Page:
So here I am, squashed into a camped Press Room fighting over a single wireless connection with not nearly enough bandwidth, rubbing my sore feet and drying myself off from the day’s torrential rain. Good thing the technology has been fantastic.
Awe-inspiring moment of the day – and possibly the whole show – has come from a practical demonstration of Toshiba’s much anticipated next generation panel technology: SED.
SED, or Surface-conduction Electron-emitter Display, was first announced back in September 2004 and has been theorised about ever since. Co-developed by Tosh and Canon it is not an enhancement to either LCD or plasma but a replacement for both, a technology which promises quality beyond that of CRT yet on an LCD deep format. I finally got a practical demonstration today and a lot of answers.
Firstly SED is all that. Sitting in the front row during a 15 minute demo which ran extensive tests illustrating colour, brightness, resolution and motion I was simply blown away. I had spent the morning examining large 1080p after 1080p screens produced across a wide range of manufacturers and, quite simply, they aren’t on the same planet. We are indeed talking about next generation CRT beating quality in every sense.
It has been a long time since I sat in a briefing where audible gasps were heard from the cynical ranks of the IT press but that was the case today. There was even applause afterwards and that without a US journo in sight.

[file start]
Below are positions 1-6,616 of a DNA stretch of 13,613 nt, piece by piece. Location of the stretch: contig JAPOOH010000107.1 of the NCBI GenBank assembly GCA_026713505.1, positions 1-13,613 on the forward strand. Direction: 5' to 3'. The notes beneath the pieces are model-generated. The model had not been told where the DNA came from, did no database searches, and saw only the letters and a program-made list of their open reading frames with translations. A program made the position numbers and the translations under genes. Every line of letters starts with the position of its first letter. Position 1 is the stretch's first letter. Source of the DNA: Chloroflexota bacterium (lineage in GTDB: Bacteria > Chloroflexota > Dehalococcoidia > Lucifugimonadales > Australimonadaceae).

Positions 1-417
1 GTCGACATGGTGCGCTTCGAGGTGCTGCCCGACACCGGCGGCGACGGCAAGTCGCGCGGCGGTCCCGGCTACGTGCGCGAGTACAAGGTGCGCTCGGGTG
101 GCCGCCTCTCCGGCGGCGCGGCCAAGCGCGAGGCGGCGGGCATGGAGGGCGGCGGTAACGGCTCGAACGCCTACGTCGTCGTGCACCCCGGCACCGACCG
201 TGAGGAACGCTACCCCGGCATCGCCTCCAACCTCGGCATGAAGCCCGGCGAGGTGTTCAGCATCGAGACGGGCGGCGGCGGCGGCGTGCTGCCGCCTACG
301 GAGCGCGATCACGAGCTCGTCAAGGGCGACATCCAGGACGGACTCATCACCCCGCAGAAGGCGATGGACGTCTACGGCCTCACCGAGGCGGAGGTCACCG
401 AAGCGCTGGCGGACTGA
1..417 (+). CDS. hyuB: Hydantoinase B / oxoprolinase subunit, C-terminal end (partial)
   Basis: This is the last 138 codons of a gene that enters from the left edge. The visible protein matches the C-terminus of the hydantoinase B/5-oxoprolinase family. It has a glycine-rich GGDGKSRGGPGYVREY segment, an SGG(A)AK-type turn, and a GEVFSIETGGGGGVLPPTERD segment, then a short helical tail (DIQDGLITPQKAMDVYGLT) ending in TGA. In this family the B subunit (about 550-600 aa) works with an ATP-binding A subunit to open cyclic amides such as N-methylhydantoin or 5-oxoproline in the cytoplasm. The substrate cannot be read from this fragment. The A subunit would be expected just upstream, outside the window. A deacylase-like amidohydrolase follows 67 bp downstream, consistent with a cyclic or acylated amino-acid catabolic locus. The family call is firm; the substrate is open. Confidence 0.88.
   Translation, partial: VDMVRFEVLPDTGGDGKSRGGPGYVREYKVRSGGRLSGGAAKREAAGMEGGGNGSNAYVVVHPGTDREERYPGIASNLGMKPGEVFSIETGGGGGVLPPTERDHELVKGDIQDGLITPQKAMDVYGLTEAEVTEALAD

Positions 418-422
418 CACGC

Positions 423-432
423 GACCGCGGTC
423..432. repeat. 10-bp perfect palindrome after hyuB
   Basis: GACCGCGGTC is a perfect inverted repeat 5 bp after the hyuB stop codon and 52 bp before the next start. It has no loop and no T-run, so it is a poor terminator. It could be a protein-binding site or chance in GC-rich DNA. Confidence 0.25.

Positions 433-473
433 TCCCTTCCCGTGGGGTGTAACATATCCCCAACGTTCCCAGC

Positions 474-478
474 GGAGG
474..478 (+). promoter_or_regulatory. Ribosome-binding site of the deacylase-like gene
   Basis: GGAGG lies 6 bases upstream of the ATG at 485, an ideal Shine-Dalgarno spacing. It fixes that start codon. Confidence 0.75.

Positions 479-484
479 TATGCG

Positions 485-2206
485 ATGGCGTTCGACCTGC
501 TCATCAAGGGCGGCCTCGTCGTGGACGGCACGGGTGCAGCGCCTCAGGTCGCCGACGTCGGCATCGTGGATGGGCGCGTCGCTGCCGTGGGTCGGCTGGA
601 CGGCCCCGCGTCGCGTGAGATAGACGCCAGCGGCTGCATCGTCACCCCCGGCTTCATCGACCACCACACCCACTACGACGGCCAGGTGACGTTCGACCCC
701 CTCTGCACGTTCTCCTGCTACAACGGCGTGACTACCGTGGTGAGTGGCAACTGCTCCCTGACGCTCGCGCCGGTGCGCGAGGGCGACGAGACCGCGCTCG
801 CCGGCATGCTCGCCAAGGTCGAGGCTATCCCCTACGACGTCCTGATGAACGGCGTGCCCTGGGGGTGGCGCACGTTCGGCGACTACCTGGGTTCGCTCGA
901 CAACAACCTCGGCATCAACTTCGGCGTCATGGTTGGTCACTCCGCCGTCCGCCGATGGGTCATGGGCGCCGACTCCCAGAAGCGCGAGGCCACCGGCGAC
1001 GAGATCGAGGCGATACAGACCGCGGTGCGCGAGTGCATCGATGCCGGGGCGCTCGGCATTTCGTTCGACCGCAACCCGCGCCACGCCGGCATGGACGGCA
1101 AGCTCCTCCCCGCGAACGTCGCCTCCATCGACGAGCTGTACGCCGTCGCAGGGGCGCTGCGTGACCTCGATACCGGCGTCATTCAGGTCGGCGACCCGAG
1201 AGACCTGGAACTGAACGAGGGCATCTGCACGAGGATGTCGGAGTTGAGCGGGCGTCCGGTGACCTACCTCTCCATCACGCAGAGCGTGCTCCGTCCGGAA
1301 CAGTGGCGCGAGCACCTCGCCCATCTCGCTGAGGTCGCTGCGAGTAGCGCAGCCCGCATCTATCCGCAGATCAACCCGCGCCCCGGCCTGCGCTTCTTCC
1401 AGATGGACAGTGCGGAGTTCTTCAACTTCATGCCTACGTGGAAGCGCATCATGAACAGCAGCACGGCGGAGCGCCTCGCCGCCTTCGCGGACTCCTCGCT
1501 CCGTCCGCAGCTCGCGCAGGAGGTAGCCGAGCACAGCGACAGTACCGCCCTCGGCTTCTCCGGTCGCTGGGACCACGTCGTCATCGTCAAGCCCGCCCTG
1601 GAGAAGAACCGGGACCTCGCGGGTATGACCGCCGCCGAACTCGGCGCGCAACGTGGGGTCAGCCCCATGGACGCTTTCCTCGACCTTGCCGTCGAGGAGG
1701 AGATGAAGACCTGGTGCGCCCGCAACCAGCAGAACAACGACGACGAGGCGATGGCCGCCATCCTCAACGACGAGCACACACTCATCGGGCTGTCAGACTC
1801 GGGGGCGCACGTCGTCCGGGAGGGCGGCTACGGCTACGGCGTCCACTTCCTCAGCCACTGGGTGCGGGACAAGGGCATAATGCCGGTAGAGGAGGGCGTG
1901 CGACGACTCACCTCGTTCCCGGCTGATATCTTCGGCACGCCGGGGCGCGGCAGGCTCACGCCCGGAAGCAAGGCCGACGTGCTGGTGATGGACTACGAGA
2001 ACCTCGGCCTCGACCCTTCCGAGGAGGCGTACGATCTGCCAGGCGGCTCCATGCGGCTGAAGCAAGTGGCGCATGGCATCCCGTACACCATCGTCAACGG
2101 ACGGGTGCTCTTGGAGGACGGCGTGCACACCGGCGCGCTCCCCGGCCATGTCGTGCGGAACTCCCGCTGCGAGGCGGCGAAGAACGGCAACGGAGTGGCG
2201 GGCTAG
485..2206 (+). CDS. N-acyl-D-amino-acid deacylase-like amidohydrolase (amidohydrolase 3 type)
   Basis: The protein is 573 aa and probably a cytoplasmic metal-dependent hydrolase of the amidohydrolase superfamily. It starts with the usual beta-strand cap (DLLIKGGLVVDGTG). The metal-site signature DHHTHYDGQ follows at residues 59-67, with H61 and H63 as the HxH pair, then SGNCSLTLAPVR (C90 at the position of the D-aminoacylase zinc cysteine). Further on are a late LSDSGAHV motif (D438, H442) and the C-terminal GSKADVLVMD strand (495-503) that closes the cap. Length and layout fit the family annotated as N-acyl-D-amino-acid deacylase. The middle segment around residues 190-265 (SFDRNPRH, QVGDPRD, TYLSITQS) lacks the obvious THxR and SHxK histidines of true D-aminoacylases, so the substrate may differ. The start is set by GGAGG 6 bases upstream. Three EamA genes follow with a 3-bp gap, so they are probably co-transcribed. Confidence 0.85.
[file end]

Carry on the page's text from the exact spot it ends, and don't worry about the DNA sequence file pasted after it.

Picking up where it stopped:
So given any attempt at photographic justice to a high definition screen in a darkened room is doomed to failure just when is the public going to get its first look? Q4 2007 according to Keiichiro Mori, chief specialist of the SED Project Team at Toshiba Corp. That is certainly some way off but mass product of SED panels is not expected to begin until July 2007.
Mori also told me that Toshiba will be exclusively selling SED technology for the foreseeable future despite developing it in conjunction with Canon. He said it will be used solely for the high end market space with TVs based around it being at least 50 inches. Price at this stage hasn’t even been bracketed but he confirmed with a wry smile it would not come cheap.
2008 will click round before we see smaller SED sets and Mori confirmed that the company wants to eventually integrate the technology into desktop monitors and – ultimately – notebook screens. SED is a real slice of the future, stunning enough to wipe out my desire for an HD LCD TV and, all in all, not a bad way to begin a technology show…